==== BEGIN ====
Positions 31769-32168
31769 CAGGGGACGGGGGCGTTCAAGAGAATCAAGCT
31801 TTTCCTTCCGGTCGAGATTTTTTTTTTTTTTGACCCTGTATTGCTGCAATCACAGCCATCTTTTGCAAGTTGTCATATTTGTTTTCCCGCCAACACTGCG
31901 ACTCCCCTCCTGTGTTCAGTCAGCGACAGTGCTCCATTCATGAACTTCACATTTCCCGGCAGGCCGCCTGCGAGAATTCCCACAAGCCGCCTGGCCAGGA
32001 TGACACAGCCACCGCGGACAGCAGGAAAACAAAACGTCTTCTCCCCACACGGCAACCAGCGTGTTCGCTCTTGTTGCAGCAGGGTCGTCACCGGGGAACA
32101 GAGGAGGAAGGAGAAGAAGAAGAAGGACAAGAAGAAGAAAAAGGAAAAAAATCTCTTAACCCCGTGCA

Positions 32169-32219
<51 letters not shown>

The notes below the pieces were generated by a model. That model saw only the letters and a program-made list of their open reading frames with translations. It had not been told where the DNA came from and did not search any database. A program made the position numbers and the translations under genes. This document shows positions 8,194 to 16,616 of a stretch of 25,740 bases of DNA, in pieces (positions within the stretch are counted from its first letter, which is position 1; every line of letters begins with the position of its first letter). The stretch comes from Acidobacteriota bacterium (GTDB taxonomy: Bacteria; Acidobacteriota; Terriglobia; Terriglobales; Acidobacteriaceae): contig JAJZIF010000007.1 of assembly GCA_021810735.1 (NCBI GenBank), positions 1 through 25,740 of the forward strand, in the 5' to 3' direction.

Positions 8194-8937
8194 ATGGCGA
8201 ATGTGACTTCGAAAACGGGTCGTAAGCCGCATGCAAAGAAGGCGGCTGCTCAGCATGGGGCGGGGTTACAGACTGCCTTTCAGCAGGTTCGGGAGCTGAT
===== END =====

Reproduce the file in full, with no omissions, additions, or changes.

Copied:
Positions 31769-32168
31769 CAGGGGACGGGGGCGTTCAAGAGAATCAAGCT
31801 TTTCCTTCCGGTCGAGATTTTTTTTTTTTTTGACCCTGTATTGCTGCAATCACAGCCATCTTTTGCAAGTTGTCATATTTGTTTTCCCGCCAACACTGCG
31901 ACTCCCCTCCTGTGTTCAGTCAGCGACAGTGCTCCATTCATGAACTTCACATTTCCCGGCAGGCCGCCTGCGAGAATTCCCACAAGCCGCCTGGCCAGGA
32001 TGACACAGCCACCGCGGACAGCAGGAAAACAAAACGTCTTCTCCCCACACGGCAACCAGCGTGTTCGCTCTTGTTGCAGCAGGGTCGTCACCGGGGAACA
32101 GAGGAGGAAGGAGAAGAAGAAGAAGGACAAGAAGAAGAAAAAGGAAAAAAATCTCTTAACCCCGTGCA

Positions 32169-32219
<51 letters not shown>

The notes below the pieces were generated by a model. That model saw only the letters and a program-made list of their open reading frames with translations. It had not been told where the DNA came from and did not search any database. A program made the position numbers and the translations under genes. This document shows positions 8,194 to 16,616 of a stretch of 25,740 bases of DNA, in pieces (positions within the stretch are counted from its first letter, which is position 1; every line of letters begins with the position of its first letter). The stretch comes from Acidobacteriota bacterium (GTDB taxonomy: Bacteria; Acidobacteriota; Terriglobia; Terriglobales; Acidobacteriaceae): contig JAJZIF010000007.1 of assembly GCA_021810735.1 (NCBI GenBank), positions 1 through 25,740 of the forward strand, in the 5' to 3' direction.

Positions 8194-8937
8194 ATGGCGA
8201 ATGTGACTTCGAAAACGGGTCGTAAGCCGCATGCAAAGAAGGCGGCTGCTCAGCATGGGGCGGGGTTACAGACTGCCTTTCAGCAGGTTCGGGAGCTGAT